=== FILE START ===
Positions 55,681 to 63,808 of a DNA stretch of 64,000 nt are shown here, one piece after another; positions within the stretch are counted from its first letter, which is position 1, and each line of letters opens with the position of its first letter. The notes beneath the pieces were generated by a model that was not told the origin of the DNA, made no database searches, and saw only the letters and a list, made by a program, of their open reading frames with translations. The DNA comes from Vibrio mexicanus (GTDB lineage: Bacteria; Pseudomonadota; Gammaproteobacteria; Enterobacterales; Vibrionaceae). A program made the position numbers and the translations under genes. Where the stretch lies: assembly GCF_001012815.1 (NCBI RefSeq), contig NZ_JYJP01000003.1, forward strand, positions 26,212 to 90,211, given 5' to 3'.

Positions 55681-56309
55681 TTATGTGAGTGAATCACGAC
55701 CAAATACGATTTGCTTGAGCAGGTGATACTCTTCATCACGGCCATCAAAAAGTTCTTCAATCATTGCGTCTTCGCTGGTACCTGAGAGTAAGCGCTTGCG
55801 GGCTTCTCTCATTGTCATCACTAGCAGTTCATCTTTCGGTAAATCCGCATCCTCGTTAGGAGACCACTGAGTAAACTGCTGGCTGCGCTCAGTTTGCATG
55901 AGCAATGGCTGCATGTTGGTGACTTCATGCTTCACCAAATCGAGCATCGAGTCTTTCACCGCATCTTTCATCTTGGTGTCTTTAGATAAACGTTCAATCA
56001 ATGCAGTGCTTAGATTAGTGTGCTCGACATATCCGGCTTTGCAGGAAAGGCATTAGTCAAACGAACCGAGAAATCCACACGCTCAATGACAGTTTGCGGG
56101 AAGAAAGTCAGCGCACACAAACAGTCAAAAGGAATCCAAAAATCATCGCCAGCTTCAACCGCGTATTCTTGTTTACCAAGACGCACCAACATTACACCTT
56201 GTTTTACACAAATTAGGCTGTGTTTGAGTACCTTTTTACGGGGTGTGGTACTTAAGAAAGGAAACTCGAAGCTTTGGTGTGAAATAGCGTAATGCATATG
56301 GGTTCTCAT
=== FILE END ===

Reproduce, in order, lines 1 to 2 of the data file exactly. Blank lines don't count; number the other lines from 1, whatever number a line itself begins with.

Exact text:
Positions 55,681 to 63,808 of a DNA stretch of 64,000 nt are shown here, one piece after another; positions within the stretch are counted from its first letter, which is position 1, and each line of letters opens with the position of its first letter. The notes beneath the pieces were generated by a model that was not told the origin of the DNA, made no database searches, and saw only the letters and a list, made by a program, of their open reading frames with translations. The DNA comes from Vibrio mexicanus (GTDB lineage: Bacteria; Pseudomonadota; Gammaproteobacteria; Enterobacterales; Vibrionaceae). A program made the position numbers and the translations under genes. Where the stretch lies: assembly GCF_001012815.1 (NCBI RefSeq), contig NZ_JYJP01000003.1, forward strand, positions 26,212 to 90,211, given 5' to 3'.

Positions 55681-56309